Data was collected using a Hewlett Packard work station with Nelson System Inc. software (Nelson System). The Nelson System was used to prepare the appropriate sequence and method files for the analysis of the samples and the collection of the data. The concentration of test substance was calculated using the Nelson System, by plotting a curve (linear constrained) of various standard concentrations against their peak heights, determining standard curve coefficients by least-squares analysis, and calculating values for unknown samples using these coefficients.

METHOD PERFORMANCE
Sample mg/mL levels in the run were adjusted for the average daily recovery. The average of all 10 non-LOQ recoveries was 95.5 % with cv = 3.6 %, and ranged from 91.0 - 102 %, which was within an acceptable range of 70 - 120 %. The LOQ recovery run at 200 µg was 92.5 %.

HOMOGENEITY

Analysis of top, middle, and bottom fractions for dosing suspension samples prepared at the beginning of the study showed average percents of target of 98.7 % (cv = 0.66 %) for 3.0 mg/mL samples, 102 % (cv = 0.57 %) for 30.0 mg/mL samples, and 103 % (cv = 0.56 %) for 150 mg/mL samples. All samples were within 3 % of target concentration with cv less than 1 %, indicating that the samples were homogeneous.

STORAGE STABILITY
Analysis of stability samples obtained from the 3 mg/mL and 200 mg/mL dosing suspensions immediately after preparation and approximately 4 hours after preparation indicated that the suspensions were at 94 % (for 3 mg/mL) and 102 % (for 200 mg/mL) of nominal concentration. These results demonstrate that the dosing suspensions were stable for approximately 4 hours.

PROXIMITY TO TARGET
Analyses of samples for proximity to target were within ± 3 % of nominal concentrations. These results indicate that dosing suspensions were adequately prepared and that nominal concentrations were an accurate reflection of levels administered to the test animals.

CONCLUSION
Based on the results of the above experiment it is concluded that the dosing suspensions were within acceptable proximity to target concentrations each day of sampling and over each dosing level, that samples were homogeneous over top, middle, and bottom sampling areas, and that concentrations were stable for at least 4 hours.
Duration of treatment / exposure:
28 days.
Frequency of treatment:
Daily.
Doses / concentrationsopen allclose all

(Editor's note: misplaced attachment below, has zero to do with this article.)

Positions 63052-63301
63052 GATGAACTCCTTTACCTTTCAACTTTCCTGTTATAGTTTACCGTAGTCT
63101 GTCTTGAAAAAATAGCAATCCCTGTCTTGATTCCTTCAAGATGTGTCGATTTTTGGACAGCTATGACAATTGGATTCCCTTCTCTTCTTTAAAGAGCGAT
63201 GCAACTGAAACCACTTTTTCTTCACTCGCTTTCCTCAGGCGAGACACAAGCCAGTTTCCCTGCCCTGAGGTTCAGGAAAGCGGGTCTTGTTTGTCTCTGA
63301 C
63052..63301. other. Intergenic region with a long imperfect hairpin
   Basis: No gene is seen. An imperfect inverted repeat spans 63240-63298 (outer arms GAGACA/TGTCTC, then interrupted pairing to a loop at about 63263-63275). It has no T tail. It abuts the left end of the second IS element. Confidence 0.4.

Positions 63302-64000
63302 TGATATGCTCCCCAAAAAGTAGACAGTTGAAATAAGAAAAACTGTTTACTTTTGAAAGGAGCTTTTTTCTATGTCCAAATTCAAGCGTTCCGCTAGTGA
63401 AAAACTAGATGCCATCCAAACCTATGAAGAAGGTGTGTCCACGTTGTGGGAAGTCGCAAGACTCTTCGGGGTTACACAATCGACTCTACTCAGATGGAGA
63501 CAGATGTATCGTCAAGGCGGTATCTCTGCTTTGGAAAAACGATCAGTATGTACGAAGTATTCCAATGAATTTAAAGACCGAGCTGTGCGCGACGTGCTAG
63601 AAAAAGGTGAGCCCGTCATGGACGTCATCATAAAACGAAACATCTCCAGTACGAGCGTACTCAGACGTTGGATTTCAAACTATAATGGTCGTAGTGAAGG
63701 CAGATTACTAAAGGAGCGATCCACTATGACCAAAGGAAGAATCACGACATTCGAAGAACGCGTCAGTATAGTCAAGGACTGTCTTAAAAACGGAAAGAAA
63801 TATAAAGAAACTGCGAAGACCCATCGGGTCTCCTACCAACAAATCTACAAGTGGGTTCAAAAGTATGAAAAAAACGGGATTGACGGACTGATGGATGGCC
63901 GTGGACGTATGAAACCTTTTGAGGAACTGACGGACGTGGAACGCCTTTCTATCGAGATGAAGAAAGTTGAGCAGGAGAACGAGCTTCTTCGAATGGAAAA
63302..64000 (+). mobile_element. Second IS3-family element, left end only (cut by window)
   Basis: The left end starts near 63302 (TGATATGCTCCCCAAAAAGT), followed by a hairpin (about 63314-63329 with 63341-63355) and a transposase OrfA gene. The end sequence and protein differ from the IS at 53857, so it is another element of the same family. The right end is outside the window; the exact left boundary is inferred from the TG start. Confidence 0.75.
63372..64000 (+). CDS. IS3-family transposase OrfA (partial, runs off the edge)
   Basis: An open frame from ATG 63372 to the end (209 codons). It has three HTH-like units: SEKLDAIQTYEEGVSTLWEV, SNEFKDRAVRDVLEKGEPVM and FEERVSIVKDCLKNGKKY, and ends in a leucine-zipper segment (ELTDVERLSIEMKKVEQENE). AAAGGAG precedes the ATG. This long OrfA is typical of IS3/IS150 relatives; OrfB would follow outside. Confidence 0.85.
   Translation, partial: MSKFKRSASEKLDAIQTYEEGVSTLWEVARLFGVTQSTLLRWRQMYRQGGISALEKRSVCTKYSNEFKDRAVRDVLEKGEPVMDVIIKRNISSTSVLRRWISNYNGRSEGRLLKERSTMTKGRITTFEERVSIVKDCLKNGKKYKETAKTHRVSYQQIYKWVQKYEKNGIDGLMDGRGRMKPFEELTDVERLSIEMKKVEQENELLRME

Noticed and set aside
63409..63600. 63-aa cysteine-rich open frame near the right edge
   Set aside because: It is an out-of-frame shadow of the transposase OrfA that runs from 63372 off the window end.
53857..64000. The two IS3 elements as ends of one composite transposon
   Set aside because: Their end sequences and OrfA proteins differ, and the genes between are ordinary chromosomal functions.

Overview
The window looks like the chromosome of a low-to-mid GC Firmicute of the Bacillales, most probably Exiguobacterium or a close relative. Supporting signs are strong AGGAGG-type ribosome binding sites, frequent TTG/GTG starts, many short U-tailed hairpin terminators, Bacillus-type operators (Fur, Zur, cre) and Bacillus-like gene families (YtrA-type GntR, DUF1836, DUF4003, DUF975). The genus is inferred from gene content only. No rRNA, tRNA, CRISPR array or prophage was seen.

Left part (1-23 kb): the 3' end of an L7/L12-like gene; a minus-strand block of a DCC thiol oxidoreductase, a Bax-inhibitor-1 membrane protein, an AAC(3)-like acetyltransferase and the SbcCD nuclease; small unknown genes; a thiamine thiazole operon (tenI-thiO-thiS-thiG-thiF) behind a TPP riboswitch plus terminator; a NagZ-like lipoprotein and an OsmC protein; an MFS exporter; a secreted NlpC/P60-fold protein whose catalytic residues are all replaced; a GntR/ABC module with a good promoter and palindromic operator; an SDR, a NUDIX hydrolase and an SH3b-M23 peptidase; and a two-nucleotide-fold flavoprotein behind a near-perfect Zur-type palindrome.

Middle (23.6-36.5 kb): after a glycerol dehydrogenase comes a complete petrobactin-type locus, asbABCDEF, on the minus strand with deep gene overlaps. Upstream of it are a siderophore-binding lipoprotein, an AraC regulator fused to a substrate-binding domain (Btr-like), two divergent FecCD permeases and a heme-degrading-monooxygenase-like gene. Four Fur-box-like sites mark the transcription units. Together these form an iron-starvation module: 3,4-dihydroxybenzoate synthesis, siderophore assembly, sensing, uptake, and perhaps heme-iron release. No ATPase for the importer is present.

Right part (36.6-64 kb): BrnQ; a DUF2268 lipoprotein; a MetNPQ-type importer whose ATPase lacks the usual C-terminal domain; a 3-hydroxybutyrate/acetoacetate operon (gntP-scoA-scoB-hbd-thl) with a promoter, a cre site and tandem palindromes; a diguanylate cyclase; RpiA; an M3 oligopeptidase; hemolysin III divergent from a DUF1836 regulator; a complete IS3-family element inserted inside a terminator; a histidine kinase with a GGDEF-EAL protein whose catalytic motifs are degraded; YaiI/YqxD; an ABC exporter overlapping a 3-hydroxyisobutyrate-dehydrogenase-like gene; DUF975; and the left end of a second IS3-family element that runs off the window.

Remarks:
Doses / Concentrations:
15 mg ai./kg
Basis:
actual ingested
Remarks:
Doses / Concentrations:
150 mg a.i./kg
Basis:
actual ingested
Remarks:
Doses / Concentrations:
750 mg a.i./kg
Basis:
actual ingested
No. of animals per sex per dose:
6 animals per sex per dose.
Control animals:
yes, concurrent vehicle

Examinations

Observations and examinations performed and frequency:
A careful cageside examination was made at least once each day. Each rat was observed for signs of ill health or reaction to treatment. On each treatment day animals were observed in the afternoon for mortality only.

Body weights and feed consumption were determined weekly for all animals beginning 1 week prior to the start of dosing. A terminal body weight was determined for each animal immediately prior to necropsy and after an overnight fast.

Haematology and clinical chemistry measurements were performed on all animals at the terminal necropsy. Animals were fasted overnight and blood samples were collected just prior to the terminal necropsy. All samples were collected from the abdominal aorta of rats that had been anesthetized with sodium pentobarbital (Nembutal, 50 mg/mL, Abbott Laboratories, North Chicago, IL) administered intraperitoneally at approximately 0.1 mL/100 g body weight. Blood samples were collected in an order that rotated through treatment groups (i.e., one animal from each treatment group was bled before a second animal from the same group). Once blood was collected, animals were exsanguinated via the abdominal aorta.

The haematology and clinical chemistry parameters that were evaluated are listed below.

Haematology
Haematocrit (HCT)
Erythrocytes (RBC)
Haemoglobin (HGB)
Mean Cell Volume (MCV)
Total White Blood Cell Count (WBC) and Differential (WBC DIFF)
Platelets (PLT)
Mean Cell Haemoglobin (MCH)
Mean Cell Haemoglobin Concentration (MCHC)

Clinical Chemistry
Serum Glutamic Pyruvic Transaminase (GPT) (also known as serum alanine aminotransferase)
Serum Glutamic Oxaloacetic Transaminase (GOT) (also known as serum aspartate aminotransferase)
Cholesterol (CHOL)
Triglycerides (TRIG)
Total Bilirubin (BILI)
Alkaline Phosphatase (ALP)
Glucose (GLU)
Gamma Glutamyl Transpeptidase (GGT)
Blood Urea Nitrogen (BUN)
Creatinine (CREA)
Total Protein (TP)
Albumin (ALB)
Globulin (GLOB)
Albumin/globulin ratio (A/G)
Calcium (CA)
Chloride (CL)
Sodium (NA)
Potassium (K)
Inorganic Phosphorus (PHOS)

All haematology parameters excluding white blood cell differential counts were determined using a Baker 9000 Haematology Analyzer (Serono-Baker Corp., Allentown, PA). White blood cell differential counts were determined by microscopic examination. All clinical chemistry parameters were analyzed using a Hitachi 704 Random-Access Chemistry System (Boehringer Mannheim Diagnostics, Indianapolis, IN).